Last weekend, the kids and I had an opportunity to ride the Prairie Dog Central, near Winnipeg. This superb tourist operation is home to Canada’s oldest locomotive, an 1882 4-4-0. That in itself is remarkable, but the PDC has gone a step further in assembling an authentic early 20th Century train to go with it.
The #3 was pulling three wooden-underframe passenger cars (and a caboose to provide the necessary buffer between occupied cars and locomotive on the return journey). One of these, #104, was built by the Crossen Car Company, which built a number of cars for the Canada Atlantic. The southern Manitoba countryside is close enough to parts of Renfrew County to make this the closest you can get to riding the Canada Atlantic Railway in 2018.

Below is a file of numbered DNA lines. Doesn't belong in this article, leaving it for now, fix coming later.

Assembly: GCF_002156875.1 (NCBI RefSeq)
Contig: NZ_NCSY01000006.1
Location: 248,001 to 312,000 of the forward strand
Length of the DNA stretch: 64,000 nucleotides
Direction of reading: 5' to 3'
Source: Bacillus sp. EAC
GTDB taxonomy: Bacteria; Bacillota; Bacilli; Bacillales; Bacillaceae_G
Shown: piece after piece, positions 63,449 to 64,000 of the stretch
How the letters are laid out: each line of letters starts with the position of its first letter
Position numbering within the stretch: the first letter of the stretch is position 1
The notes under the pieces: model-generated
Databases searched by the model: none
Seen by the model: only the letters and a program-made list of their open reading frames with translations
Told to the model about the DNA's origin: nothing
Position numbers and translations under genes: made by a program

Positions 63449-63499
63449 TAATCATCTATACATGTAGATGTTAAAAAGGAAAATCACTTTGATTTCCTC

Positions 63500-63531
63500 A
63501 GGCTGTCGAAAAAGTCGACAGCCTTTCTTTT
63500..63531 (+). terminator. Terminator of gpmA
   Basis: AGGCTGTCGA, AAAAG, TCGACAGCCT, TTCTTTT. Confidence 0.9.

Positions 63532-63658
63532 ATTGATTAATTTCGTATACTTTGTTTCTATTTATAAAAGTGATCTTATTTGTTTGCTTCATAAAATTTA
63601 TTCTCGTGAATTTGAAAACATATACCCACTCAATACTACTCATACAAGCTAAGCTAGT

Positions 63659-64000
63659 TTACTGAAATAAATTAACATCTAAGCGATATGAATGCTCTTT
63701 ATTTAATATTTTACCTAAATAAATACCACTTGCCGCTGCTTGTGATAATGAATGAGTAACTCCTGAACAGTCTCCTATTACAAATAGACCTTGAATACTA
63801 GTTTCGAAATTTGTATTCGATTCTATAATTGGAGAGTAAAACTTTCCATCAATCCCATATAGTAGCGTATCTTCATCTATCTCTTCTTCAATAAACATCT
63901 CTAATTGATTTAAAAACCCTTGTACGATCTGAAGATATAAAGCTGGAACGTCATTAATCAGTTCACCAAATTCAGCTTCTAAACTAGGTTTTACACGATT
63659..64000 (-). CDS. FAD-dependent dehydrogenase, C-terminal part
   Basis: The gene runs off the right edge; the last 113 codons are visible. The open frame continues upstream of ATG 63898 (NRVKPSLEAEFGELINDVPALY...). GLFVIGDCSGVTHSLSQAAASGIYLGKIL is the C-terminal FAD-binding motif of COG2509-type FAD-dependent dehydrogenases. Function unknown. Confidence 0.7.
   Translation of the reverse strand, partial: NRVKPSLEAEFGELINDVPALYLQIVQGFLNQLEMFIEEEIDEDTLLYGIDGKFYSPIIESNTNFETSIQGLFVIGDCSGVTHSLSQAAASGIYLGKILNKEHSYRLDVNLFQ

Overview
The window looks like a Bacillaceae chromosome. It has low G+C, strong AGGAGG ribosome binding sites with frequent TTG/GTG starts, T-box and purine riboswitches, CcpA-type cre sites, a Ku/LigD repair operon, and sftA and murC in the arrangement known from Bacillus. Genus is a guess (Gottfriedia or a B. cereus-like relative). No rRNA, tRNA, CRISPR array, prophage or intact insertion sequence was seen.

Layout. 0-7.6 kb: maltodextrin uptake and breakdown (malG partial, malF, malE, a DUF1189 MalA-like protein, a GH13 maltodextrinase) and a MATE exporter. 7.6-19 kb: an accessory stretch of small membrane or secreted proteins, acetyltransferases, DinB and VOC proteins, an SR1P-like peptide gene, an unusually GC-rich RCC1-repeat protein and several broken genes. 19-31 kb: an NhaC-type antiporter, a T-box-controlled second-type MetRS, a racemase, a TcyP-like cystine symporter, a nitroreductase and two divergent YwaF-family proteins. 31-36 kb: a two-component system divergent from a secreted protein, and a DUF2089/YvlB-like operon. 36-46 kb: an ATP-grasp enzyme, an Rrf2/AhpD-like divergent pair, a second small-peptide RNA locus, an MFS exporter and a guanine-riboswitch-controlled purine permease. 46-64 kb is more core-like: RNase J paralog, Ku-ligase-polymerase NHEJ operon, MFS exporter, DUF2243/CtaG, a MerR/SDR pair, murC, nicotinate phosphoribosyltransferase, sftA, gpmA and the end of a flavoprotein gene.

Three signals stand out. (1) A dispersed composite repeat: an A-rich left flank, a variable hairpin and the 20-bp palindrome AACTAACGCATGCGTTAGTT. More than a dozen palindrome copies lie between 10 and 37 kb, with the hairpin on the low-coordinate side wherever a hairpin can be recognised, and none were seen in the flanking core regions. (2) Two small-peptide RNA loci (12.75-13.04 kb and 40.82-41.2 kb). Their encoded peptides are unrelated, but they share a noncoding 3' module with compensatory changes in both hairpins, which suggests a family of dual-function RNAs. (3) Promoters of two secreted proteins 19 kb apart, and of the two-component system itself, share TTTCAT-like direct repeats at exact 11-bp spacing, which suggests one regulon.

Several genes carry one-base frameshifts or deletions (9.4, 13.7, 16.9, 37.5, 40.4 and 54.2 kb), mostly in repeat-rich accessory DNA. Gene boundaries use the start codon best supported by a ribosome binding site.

So how was it? The relaxed pace, the light breeze wafting the mingled scents of Prairie wildflowers and coal smoke into our nostrils through the wide open windows, the green-filtered sunlight through the arched transoms gently warming our faces, the rock-a-bye swaying of the car, and the lullaby of crickets and distant steam whistle combined for a singularly soporific experience. If the conductor hadn’t kicked us off at Inkster Station, they might have found us still unconscious when they resumed operations this weekend. Travellers in the Canada Atlantic’s time must have been made of more wakeful stuff!